The procedural filibuster effectively disenfranchises the vice president, eliminating as it does one of the office's only two constitutional functions. Yet the founders very consciously intended for the vice president, as part of the checks and balances system, to play this tie-breaking role - that is why Federalist No. 68 so specifically argued against a sitting member of the Senate being the presiding officer in place of the vice president.
Third, Article I pointedly mandates at least one rule of proceeding, namely, that a majority of senators (and House members, for that matter) will constitute a quorum. Article I, Section 5 states in part that "a majority of each shall constitute a majority to do business." Of course, in requiring a simple majority for a quorum, the founders were concerned about no-shows for a host of reasons - not least of all because the first legislators had to travel great distances by stagecoach.
But the bigger reason for the rule was to keep a minority from walking out and thereby blocking a majority vote. In Federalist No. 75, Hamilton dismissed a supermajority rule for a quorum thus: "All provisions which require more than a majority of any body to its resolutions have a direct tendency to embarrass the operations of the government and an indirect one to subject the sense of the majority to that of the minority."
It would be illogical for the Constitution to preclude a supermajority rule with respect to a quorum while allowing it on an ad hoc and more convenient basis any time a minority wanted to block a vote. Yet that is essentially what Senate Rule 22 achieves on any bill that used to require a majority vote.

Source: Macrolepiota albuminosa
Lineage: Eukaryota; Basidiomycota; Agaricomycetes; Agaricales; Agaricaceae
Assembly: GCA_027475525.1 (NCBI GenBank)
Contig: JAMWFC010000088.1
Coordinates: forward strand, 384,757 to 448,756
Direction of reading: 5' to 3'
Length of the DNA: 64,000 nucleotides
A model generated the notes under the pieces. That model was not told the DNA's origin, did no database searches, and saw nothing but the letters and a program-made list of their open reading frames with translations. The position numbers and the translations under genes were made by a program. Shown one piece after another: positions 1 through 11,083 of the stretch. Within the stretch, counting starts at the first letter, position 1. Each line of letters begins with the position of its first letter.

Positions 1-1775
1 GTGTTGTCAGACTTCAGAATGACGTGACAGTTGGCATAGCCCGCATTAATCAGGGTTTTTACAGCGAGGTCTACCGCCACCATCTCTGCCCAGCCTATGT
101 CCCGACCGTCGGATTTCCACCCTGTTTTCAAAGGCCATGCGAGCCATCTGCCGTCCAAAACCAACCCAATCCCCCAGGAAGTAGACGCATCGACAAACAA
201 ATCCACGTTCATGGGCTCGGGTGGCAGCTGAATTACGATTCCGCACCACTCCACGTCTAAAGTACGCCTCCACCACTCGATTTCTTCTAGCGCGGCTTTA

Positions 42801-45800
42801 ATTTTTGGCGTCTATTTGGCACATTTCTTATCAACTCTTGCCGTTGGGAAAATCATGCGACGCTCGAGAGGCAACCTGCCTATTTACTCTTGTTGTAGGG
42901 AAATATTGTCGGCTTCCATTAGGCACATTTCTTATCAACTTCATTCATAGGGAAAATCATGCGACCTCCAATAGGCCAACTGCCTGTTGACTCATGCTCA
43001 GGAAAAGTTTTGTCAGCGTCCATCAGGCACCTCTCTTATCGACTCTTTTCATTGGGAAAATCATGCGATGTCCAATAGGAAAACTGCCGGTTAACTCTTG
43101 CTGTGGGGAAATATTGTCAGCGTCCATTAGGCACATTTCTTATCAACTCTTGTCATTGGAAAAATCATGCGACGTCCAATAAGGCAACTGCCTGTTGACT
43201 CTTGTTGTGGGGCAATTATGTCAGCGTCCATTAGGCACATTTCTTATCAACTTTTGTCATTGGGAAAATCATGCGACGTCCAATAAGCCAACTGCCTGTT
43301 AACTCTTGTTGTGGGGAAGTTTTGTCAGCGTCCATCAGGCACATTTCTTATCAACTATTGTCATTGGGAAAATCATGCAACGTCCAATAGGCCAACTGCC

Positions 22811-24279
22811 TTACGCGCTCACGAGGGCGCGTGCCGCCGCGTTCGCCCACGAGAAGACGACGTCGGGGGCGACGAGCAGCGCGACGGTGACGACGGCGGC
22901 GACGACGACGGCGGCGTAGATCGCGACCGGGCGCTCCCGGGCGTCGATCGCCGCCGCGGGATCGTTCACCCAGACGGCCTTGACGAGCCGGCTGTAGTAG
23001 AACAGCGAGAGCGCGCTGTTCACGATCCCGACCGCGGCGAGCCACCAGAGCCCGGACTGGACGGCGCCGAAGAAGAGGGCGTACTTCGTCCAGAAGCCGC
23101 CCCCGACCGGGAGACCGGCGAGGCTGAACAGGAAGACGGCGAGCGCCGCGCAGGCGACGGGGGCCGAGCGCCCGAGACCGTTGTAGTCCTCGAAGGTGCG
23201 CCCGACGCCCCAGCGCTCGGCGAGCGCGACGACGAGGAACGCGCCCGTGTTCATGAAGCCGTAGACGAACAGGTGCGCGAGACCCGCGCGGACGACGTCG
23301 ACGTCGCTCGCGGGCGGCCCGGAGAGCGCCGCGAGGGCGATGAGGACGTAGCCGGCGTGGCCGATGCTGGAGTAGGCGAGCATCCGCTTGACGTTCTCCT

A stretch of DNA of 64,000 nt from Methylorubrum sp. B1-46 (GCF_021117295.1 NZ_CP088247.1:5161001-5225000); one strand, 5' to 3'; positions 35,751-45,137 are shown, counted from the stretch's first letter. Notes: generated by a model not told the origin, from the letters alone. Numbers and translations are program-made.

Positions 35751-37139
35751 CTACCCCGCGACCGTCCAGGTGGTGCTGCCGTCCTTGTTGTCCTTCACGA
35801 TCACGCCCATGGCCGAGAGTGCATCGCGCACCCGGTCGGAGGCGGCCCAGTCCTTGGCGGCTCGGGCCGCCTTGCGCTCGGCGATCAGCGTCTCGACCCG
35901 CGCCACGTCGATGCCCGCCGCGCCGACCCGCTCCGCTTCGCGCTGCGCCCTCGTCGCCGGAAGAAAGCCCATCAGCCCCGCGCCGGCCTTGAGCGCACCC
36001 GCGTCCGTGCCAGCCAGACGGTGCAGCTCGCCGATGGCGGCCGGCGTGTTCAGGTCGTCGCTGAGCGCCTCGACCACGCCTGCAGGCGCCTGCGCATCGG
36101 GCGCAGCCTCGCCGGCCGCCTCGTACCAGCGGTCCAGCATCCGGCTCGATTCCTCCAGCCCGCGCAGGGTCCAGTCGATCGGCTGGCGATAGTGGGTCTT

So on the health care bill, as on so many other things, we now have to take what a minority of an inherently unrepresentative body will give us. Forty-one senators from our 21 smallest states - just over 10 percent of our population - can block bills dealing not just with health care but with global warming and hazards that threaten the whole planet. Individual senators now use the filibuster, or the threat of it, as a kind of personal veto, and that power seems to have warped their behavior, encouraging grandstanding and worse.
What can be done about the procedural filibuster? There are several promising lines of attack.
If the House passed a resolution condemning the use of the procedural filibuster, it might begin to strip the supermajority of its spurious legitimacy. It's the House that has been the great victim of the filibuster, and at least with such a resolution that chamber could express the grievance of the people as a whole against this usurpation by a minority in the Senate.
The president of the Senate, the vice president himself, could issue an opinion from the chair that the filibuster is unconstitutional. Our first vice presidents, John Adams and Thomas Jefferson, felt a serious obligation to resolve the ties and tangles of an evenly divided Senate, and they would not have shrunk from such a challenge.
We citizens could also demand that our parties stop financially supporting senators who are committed to the filibuster, and we ourselves could deprive them of fund-raising dollars.
And we needn't rule out the possibility of a Supreme Court case. Surely, the court would not allow the Senate to ignore either the obvious intent of the Constitution.
Whether any such approach works, the founders would have expected us to do something about this unconstitutional filibuster. In Federalist No. 75, Hamilton denounced the use of supermajority rule in these prophetic words: "The history of every political establishment in which this principle has prevailed is a history of impotence, perplexity and disorder." That is a suitable epitaph for what has happened to the Senate.